NIH Confirms Junior Seau Died With CTE

Discussion in 'The National Football League' started by CloakNNNdagger, Jan 10, 2013.

  1. CloakNNNdagger

    CloakNNNdagger Site Contributor

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    The independent investigators did not know that they were evaluating Seau's brain until after their conclusive diagnosis.


    NFL player Junior Seau had brain disease CTE

    BARRY WILNER | January 10, 2013 08:34 AM EST | AP
    REST OF THE STORY
     
  2. Nawzer

    Nawzer Alienz

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    Confirming the obvious but still big news.
     
  3. gtexan02

    gtexan02 Working?

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    And this is why we have such aggressive rule changes. I sometimes wonder if we will even have football in 50 years. The more we learn about what it does to your brain, the more skeptical I become.
     
  4. CloakNNNdagger

    CloakNNNdagger Site Contributor

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    Feel free to form your own conclusions re. the openness and honesty of the NFL regarding this matter after reviewing this timeline I've put together below.


    FOOTBALL/CTE TIME LINE


    2002.......first presentation of sports related CTE diagnosis (NFL vehement denial of relationship)

    2005........publication of above case in peer-reviewed neurosurgical journal (immediate NFL denial of relationship and demand for retraction.............NFL Committee formed to investigate relationship [publishing physician was denied being part of committee])

    2007........NFL committee official conclusion statement: There is no connection of repeated football head trauma and chronic brain damage

    2010........NFL official statement to teams and players: Research does not support multiple concussions leading to chronic brain damage, if each incident is properly managed.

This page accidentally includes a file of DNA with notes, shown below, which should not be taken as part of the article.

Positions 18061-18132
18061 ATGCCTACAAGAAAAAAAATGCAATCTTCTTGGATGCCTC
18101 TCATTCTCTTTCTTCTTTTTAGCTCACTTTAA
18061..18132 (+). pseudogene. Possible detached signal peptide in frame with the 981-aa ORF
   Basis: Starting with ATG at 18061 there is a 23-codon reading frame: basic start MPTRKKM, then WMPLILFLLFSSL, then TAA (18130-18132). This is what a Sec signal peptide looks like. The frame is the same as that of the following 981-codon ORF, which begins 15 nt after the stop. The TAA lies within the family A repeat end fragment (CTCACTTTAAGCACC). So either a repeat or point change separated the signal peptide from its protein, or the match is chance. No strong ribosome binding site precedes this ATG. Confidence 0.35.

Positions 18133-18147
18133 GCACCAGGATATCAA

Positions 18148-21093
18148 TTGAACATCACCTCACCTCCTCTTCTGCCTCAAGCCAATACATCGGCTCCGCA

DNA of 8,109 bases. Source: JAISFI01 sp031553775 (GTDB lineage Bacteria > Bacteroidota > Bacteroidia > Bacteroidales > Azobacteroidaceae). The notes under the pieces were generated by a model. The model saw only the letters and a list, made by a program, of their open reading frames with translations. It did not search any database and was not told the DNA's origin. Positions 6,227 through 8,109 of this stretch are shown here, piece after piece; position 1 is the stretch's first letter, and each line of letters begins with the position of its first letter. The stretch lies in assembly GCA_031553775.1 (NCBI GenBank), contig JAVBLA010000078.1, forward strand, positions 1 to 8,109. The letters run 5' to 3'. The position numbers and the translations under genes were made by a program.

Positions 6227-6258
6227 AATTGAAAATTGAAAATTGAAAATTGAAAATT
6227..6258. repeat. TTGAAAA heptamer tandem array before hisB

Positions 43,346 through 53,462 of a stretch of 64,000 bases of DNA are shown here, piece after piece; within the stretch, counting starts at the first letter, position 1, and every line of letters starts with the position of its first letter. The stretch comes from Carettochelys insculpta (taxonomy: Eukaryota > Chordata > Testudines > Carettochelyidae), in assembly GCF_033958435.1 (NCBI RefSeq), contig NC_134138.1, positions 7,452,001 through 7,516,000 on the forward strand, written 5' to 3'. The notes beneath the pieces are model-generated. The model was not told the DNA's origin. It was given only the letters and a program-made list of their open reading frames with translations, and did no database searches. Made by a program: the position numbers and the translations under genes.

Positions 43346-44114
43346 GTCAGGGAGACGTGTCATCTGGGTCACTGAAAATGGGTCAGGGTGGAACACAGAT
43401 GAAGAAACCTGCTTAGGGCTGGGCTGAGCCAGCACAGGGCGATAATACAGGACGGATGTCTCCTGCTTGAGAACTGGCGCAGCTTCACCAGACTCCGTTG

2012........new NFL official statement to team and players: Traumatic brain injuries may lead to problems with memory, communication, personality changes as well as depression, and early onset dementia, which can change your life, and your family’s life forever.
     
  5. TexanSam

    TexanSam Hall of Fame

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    CTE has to be absolutely frightening for guys playing right now. I mean, Garret Graham just had two concussions in a month. Not sure if that will have any long term effects, but he has to be wondering about it. I'm guessing CTE is in the back of most players minds now, but when you've had multiple concussions I think players would probably start thinking about it more.

    I wonder what long term effects this has for football? The most visible ones are rule changes, but that can only keep players safe to a point. Will young kids now switch to another sport because their parents are afraid of the potential consequences? I'd be interested to see how coaches in Pee-Wee leagues all the way up to high school are coaching football now. Do they coach their players to avoid tackling head first at all costs?
     
  6. HOU-TEX

    HOU-TEX Ah, Football!

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    While I feel for his family, and I may get hammered for saying this, but imo once they sign that contract they understand the dangers they face. There will be hard hitting and there will be concussions. It's them rolling the dice and I'm willing to bet they clearly understand that.

    On a side note, Cloak, is there a cure or treatment for CTE? I don't know Seau's issues leading up to his death, but couldn't he have attempted to seek help instead of suicide? The League was already aware of CTE so I'm not sure how much more Seau's brain is going to help